The challenges of reconciling science and policy
This is a post that I’m virtually certain will be misinterpreted. But it’s an important enough issue that I’m going to bet that my writing skills are sufficient to provide clarity to a rather muddy issue.
First off, though, a disclaimer: Science is good. Policy informed by science is good. Leadership informed by science is good. The alternative to all of the above is bad. Nothing I am about to say is to be taken as support for creationism, global warming denial, diminution of White House science advisers or the re-excommunication of Galileo.
However, there is a conflict that lies between the fuzziness that is innate to scientific inquiry and the precision that is required for policy — and more broadly, leadership. We see this conflict whenever global warming deniers trot out scientists who disagree with mainstream theories and we are forced to explain to the deniers that while the nature of scientific inquiry invites debate, the presence of a debate per se does not imply anything about the preponderance of evidence. As Joe Romm has pointed out, Einstein’s revisions to the laws of motion did not prove that Issac Newton was an insufferable quack. It just meant that science is innately fallible and subject to revision. Or as Keynes famously said, “When the facts change, I change my mind. What do you do?”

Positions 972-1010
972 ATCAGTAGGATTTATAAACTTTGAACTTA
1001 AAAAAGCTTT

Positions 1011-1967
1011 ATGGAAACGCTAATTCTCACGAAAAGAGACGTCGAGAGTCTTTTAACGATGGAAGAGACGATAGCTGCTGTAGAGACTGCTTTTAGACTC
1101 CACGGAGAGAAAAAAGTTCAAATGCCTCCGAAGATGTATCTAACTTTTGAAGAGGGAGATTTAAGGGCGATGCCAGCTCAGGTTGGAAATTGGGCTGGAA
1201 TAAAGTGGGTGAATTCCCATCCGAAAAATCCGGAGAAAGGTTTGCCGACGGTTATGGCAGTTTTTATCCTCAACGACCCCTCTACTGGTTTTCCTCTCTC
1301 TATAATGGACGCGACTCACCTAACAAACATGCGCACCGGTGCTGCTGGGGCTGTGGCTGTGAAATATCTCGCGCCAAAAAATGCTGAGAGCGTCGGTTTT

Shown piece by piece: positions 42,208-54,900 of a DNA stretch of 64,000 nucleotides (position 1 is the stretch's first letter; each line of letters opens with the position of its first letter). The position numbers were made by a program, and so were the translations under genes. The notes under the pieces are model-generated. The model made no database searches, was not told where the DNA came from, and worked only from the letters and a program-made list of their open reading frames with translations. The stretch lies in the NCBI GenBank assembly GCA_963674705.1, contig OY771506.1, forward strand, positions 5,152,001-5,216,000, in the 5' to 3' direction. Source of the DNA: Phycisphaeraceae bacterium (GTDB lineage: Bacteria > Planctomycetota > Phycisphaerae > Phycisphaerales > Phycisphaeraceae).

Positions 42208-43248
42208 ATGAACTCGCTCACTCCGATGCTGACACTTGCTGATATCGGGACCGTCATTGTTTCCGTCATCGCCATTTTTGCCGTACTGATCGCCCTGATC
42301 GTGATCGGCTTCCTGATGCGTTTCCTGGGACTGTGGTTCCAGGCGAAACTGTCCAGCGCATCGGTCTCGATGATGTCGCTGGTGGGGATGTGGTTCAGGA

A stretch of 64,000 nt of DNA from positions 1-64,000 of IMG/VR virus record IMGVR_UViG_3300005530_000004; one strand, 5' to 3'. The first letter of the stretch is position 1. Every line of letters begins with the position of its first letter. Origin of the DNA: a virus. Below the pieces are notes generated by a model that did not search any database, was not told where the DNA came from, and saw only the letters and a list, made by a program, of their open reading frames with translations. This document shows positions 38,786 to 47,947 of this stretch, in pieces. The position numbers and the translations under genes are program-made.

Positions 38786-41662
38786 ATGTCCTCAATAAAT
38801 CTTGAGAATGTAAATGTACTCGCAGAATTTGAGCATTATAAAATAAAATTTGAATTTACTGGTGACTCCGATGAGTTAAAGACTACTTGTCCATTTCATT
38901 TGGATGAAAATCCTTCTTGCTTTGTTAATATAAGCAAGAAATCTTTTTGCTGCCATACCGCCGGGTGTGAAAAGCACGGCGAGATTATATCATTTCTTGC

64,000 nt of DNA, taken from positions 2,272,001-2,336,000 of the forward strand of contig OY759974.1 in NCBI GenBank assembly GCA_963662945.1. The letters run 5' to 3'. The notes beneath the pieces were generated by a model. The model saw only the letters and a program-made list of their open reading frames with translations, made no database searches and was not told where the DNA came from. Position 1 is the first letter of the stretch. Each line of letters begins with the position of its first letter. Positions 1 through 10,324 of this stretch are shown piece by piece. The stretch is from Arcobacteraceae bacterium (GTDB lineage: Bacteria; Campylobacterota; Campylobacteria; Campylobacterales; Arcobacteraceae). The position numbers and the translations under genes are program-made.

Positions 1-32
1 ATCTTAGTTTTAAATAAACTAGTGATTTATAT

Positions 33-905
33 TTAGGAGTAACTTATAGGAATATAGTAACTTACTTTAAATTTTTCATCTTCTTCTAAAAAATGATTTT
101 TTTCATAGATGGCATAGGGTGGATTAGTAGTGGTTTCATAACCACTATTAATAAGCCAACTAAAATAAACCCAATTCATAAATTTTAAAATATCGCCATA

So far, I don’t think I’ve said anything novel or controversial. But here’s the catch: The same logic that compels us to acknowledge that science is fallible and evolves must also compel us to acknowledge that policy based on science might be wrong. This is not to suggest that a 1-percent doubt ought to stand in the way of policy based on 99 percent certainty, but rather to recognize that good policy must retain sufficient flexibility to “change its mind.”
The source of the conflict
Science, at core, is nothing more than a way to search for the truth. Karl Popper distinguished science from philosophy by noting that science is falsifiable. Religion, astrology, and Heidegger may or may not lead us to the truth. But per Popper’s definition, they are not scientific, since they cannot be falsified.